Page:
Covid-19 proved a turning point for digital concerts. Can Condense bring these event to the masses?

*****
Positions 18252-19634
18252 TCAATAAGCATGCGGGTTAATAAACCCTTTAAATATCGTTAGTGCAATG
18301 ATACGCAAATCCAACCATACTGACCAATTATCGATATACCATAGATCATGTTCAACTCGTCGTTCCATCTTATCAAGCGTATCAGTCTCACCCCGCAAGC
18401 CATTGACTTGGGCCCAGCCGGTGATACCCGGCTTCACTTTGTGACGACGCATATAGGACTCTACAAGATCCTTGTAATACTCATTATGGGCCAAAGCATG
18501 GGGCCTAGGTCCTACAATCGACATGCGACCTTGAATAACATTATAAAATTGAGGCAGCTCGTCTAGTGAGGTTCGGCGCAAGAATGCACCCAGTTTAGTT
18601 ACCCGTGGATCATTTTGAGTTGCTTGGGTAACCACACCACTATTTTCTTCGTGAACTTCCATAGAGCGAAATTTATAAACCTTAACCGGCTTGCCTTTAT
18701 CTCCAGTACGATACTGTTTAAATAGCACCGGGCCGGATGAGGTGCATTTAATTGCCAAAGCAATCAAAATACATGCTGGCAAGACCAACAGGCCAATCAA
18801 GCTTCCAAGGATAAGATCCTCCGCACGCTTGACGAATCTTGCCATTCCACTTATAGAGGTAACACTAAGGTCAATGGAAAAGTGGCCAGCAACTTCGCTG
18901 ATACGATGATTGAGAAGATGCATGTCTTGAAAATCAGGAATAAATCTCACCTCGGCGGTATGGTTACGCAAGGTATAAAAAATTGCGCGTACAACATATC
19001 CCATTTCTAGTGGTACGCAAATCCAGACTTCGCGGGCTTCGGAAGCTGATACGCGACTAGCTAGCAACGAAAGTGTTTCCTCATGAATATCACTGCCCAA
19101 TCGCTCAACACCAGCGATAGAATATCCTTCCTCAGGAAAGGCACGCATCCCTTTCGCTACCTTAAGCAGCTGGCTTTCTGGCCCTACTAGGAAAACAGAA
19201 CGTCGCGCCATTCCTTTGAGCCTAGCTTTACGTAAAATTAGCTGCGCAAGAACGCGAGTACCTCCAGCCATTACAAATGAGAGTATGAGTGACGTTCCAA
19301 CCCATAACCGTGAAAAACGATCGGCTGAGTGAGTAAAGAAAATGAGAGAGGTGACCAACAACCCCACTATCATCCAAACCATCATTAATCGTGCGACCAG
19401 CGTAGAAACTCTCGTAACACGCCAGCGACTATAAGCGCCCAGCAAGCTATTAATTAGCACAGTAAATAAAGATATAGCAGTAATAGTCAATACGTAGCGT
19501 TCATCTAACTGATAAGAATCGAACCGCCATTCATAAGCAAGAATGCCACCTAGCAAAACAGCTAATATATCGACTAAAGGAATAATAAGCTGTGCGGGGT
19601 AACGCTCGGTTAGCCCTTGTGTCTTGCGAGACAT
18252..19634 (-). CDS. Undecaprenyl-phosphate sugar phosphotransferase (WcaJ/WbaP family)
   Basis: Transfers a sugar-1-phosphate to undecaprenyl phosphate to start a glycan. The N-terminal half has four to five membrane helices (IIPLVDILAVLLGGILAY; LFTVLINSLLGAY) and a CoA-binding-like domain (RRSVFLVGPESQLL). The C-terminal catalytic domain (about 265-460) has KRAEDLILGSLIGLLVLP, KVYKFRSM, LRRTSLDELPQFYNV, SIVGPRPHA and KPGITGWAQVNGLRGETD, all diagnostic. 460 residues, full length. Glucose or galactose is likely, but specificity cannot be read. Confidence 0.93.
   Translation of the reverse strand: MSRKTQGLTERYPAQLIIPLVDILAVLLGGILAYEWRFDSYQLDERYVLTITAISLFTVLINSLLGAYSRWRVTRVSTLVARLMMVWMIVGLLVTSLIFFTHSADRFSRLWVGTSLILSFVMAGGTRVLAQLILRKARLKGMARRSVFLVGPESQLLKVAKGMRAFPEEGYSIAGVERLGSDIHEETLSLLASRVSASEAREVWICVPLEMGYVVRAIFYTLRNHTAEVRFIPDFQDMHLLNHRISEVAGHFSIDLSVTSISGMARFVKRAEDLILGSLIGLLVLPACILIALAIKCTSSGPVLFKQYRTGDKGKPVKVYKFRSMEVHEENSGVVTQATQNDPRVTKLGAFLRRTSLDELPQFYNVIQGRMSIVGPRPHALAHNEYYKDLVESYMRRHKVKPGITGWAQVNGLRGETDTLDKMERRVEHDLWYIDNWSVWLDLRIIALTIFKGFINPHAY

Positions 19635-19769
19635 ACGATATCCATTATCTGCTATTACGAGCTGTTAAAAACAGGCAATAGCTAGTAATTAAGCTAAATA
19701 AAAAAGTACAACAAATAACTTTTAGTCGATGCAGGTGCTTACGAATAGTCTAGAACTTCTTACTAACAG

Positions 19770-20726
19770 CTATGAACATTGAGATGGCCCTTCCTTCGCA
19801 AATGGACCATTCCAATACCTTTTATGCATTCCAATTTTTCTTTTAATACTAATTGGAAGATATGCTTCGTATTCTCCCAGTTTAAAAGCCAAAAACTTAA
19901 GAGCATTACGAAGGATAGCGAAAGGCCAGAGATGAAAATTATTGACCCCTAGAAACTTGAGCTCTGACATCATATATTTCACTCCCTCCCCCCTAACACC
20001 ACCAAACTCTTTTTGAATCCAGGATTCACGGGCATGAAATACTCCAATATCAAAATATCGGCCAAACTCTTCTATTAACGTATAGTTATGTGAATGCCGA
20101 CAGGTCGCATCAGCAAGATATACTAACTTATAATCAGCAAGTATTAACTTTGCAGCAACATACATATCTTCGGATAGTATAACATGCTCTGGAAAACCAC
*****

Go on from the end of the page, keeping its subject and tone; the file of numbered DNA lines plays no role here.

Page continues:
Live concerts are going to the metaverse. Fortnite hosted its first in-game concert with masked DJ Marshmello in 2019. Millions of gamers turned up to watch the 10-minute event. The artist’s star skyrocketed as a result: his Twitter following grew by 62,000 and his Instagram ballooned with 260,000 new followers. It was an unmitigated success. The show proved the starting gun for a smattering of artists turning to the digital realm, hoping to tap into new audiences. Over the past two years, artists like Travis Scott and Ariana Grande have performed on Fortnite. Similar concerts have been hosted on platforms like Roblox and Minecraft, and if you ask the music industry, this is just the beginning. The performance also kick-started a rising tide of ventures aiming to provide the technology to make more of these events a reality. Nick Fellingham, CEO and co-founder of Condense, is one of the people betting big on the future of live concerts in the metaverse. In addition, his startup has just improved its chances to become a leader in the industry by securing a $4.5m in a seed round. LocalGlobe, 7percent Ventures and Deeptech Labs led the round. Angel investors like an unnamed “platinum-selling grime artist,” Monzo-founder turned startup backer Tom Blomfield, music manager Grace Ladojz and Ian Hogarth, co-founder of live music startup Songkick and investment platform Plural, also joined the round.